I am a writer based in Leicester in the UK. I write novels, books for children, philosophy, and creative non-fiction. I started out my studies as a fine artist, fell in love with anthropology, spent time doing research in Indonesia, took an MA in anthropology, and eventually found myself writing a PhD in philosophy, where I explored the ways that philosophy and storytelling are inextricably intertwined.

I like writing that crosses unexpected boundaries, or that makes unanticipated connections. My books include the children’s books Lucy and the Rocket Dog (Knopf) and The Snorgh and the Sailor (Scholastic), the how-to guide Teach Yourself: Complete Write a Novel Course (Hodder & Stoughton), a memoir of anthropology, witchcraft and possession in Indonesia, Stealing with the Eyes (Haus Publishing, forthcoming), The Descent of the Lyre (Roman), a novel about music and banditry in 19th Century Bulgaria, an experimental novel based on the Chinese Book of Changes called Sixty-Four Chance Pieces (Earnshaw Books), and several philosophy books, including Introducing Happiness: A Practical Guide, a short overview of philosophies of happiness. I also contributed two chapters to Dorling Kindersley’s internationally bestselling The Philosophy Book. I am currently working on two new non-fiction books, and a further work for children.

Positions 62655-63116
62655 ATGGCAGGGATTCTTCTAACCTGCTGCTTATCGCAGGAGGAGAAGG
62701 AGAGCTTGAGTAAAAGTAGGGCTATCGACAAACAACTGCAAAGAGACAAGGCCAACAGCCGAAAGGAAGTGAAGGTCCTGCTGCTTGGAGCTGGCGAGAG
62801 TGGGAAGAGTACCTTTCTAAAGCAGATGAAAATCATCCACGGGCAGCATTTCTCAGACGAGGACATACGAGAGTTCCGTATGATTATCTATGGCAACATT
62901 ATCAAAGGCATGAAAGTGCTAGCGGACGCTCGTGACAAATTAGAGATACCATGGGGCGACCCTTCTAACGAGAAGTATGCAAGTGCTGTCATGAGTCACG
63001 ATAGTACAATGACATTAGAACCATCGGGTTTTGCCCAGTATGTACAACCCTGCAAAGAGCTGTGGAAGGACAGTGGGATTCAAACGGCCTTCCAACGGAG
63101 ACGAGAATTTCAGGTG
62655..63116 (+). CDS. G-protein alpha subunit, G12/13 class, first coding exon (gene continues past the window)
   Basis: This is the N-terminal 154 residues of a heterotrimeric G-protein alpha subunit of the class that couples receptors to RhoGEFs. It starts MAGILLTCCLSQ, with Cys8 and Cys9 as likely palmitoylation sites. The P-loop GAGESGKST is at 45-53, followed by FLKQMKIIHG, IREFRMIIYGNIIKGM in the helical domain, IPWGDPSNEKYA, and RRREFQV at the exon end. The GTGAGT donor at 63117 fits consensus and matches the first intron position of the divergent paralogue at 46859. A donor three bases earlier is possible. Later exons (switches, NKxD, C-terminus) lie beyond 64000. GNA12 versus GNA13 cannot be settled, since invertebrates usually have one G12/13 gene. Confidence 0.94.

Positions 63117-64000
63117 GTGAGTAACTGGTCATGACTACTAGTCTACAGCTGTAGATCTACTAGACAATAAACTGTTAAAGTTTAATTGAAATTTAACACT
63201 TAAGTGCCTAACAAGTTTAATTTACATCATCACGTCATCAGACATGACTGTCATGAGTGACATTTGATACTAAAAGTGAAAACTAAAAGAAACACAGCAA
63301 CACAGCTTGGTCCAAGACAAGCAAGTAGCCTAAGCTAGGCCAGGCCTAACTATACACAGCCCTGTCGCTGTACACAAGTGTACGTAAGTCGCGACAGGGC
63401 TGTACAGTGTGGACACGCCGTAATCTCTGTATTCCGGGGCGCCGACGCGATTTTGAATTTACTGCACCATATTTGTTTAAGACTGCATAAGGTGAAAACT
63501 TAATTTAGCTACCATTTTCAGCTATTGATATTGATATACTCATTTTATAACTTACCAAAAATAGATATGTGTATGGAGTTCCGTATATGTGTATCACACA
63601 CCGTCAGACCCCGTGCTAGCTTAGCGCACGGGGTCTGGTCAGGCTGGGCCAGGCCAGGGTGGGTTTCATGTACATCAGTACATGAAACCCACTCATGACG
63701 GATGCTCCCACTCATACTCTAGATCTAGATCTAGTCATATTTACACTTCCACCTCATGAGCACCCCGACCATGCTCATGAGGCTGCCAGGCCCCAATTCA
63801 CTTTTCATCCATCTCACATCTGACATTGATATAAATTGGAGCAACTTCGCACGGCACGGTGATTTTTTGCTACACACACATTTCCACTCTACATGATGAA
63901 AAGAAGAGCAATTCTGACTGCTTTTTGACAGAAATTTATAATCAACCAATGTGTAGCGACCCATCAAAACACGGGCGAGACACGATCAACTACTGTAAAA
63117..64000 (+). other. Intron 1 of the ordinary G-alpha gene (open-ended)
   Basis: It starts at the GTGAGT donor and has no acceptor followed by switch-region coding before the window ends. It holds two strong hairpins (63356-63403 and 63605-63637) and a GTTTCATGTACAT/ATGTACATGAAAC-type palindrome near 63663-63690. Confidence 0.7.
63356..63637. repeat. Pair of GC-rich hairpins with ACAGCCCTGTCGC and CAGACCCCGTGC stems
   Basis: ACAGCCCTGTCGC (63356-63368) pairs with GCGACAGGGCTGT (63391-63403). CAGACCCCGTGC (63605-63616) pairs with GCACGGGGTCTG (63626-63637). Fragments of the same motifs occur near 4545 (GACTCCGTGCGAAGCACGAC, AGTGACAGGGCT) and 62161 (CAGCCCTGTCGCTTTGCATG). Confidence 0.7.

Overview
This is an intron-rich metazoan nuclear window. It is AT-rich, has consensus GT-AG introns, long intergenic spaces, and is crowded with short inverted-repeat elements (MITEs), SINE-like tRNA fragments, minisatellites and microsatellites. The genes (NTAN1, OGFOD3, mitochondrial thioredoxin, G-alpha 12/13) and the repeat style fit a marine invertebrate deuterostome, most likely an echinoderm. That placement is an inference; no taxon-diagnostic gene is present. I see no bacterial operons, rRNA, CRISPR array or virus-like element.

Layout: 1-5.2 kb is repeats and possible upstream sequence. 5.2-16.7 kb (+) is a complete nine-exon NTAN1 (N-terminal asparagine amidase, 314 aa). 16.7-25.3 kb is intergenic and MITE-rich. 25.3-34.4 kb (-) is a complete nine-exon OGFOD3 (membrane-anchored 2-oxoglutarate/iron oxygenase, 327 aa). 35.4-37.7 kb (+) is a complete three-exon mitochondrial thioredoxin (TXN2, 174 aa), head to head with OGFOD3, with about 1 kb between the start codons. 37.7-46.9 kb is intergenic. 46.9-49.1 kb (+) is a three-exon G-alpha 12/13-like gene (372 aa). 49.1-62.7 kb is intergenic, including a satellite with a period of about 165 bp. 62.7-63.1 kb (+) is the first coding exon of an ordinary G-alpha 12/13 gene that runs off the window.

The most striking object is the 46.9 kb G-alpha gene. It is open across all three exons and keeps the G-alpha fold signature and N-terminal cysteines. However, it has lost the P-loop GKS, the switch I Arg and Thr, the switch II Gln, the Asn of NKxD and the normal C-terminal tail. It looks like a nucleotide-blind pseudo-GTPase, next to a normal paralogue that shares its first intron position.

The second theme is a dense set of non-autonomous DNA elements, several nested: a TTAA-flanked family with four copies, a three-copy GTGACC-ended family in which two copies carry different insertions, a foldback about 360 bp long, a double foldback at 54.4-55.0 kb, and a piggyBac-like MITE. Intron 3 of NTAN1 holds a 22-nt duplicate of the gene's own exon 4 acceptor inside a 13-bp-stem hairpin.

Over the years, I have worked in universities in the UK and overseas. I have been visiting professor of humanities at the Parami Institute in Yangon, Myanmar, visiting associate professor in the School of Literature and Journalism at Sichuan University, China, and Reader in Writing and Creativity at De Montfort University, Leicester. I taught writing workshops in India, China, Bulgaria and elsewhere. I have been writer in residence at Birmingham Heart of England NHS Trust, the École supérieure des beaux-arts de Nantes Métropole in France, online at Necessary Fiction, and at the Writing West Midlands Young Writers’ Summer School at Warwick University. I also have years of experience teaching writing in the community.

Although writing may seem like a solitary business, it is often intensely collaborative and social. This is part of the reason that I have always loved teaching. I am very excited to be working with the OCA.

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